A co-operative project has been launched in the urban air mobility industry to create its first Diversity, Equity and Inclusion (DEI) programme.

In collaboration with P3 Tech Consulting, Women and Drones and the Diversity Development Network of Canada (DDNC), the companies seek to understand the current DEI benchmark by obtaining feedback through a survey, which went live on Friday and will close on August 27th.

In future, the project hopes to develop a sector white paper and identify resources to support businesses within the unmanned aircraft systems (UAS) and urban air mobility sectors, and help their DEI development and implementation.

A press release announcing the survey said: “The potential shortage in engineers alone could set the industry back years. We need to inspire a diverse talent pool to enter into this and related aerospace career fields, and then retain that talent.

“That’s exactly what Women and Drones, whose network brings together women from around the globe to connect and succeed in the Unmanned Aircraft Systems (UAS) and Advanced Air Mobility (AAM) industries, hopes to do.”

The survey follows on from a recent thought-provoking commentary by Mike Hirschberg, Executive Director at the Vertical Flight Society, who talks about the importance of diversity in this sector and the need for an additional 10,000 engineers this decade.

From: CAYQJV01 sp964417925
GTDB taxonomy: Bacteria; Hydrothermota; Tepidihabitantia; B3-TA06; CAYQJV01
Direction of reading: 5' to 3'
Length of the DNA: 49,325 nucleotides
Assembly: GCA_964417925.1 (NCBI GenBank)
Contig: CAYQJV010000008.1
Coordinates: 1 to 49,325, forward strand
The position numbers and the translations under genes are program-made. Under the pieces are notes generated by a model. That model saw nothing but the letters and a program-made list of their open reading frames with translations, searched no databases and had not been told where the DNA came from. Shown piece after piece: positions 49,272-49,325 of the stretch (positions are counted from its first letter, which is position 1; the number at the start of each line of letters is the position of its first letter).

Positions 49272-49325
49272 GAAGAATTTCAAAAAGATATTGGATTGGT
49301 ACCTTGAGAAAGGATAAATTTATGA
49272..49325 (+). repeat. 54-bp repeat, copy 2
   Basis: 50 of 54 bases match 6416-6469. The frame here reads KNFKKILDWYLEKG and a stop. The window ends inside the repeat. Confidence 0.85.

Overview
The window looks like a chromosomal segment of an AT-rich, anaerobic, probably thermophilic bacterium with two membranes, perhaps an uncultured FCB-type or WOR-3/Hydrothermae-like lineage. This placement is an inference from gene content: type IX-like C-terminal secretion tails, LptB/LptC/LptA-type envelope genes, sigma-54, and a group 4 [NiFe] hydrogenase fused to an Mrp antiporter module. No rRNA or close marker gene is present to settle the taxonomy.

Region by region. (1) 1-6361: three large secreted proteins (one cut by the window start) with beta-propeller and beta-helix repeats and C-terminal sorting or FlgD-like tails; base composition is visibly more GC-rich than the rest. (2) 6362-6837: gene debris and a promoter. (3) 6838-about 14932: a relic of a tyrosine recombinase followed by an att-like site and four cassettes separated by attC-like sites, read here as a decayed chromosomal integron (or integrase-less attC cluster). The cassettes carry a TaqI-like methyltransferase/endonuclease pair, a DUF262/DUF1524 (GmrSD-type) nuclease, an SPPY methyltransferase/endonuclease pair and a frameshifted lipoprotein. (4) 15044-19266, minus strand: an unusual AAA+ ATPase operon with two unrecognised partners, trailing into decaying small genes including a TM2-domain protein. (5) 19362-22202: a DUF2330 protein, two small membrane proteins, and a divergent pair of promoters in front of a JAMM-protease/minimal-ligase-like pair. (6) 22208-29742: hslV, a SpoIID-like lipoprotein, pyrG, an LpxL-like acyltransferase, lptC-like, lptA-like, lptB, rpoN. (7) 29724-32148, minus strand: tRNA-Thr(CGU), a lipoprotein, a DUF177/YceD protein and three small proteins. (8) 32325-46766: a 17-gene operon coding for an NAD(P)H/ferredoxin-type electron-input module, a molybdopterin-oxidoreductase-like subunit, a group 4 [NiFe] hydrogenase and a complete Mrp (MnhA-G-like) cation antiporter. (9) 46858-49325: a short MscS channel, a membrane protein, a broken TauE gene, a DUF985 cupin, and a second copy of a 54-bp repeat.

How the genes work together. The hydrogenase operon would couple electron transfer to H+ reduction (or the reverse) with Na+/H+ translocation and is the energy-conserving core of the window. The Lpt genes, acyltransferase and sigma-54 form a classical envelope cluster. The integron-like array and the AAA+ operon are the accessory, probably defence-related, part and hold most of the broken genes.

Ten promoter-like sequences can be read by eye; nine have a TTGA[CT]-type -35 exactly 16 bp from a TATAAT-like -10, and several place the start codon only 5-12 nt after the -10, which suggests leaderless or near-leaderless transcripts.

And earlier this year, Iskwew Air – a member of the Canadian Advanced Air Mobility Consortium (CAAM) – set up its own Aircraft Maintenance Organisation to increase the representation of women in aviation and aerospace.

Led by Teara Fraser – the first indigenous woman in Canada to set up and own an airline – Iskwew Air estimates that just 2.8 per cent of aircraft maintenance engineers are women and less than 0.5 per cent are women of colour.

The launch date of its AMO – March 11th – was chosen to reflect the 50th anniversary of Maureen Routledge, who became the first woman in Canada to be licensed as an aircraft maintenance engineer. Iskwew Air’s AMO is currently led by Alisha Sohpaul, who is a licensed M1 & M2 Aircraft Maintenance Engineer.

Commenting on the survey, Sharon Rossmark, Women and Drones CEO, added: “People are busy and we appreciate that. Still, we hope that all UAS/AAM stakeholders, at every level will share their perspectives and provide input. Your input is critical to the selection and development of meaningful programs and initiatives, and ultimately, to sustain and grow the industry.”

Each group of 50 individual responses will be entered into a draw for a free $50 Amazon gift card. To take the survey, click here.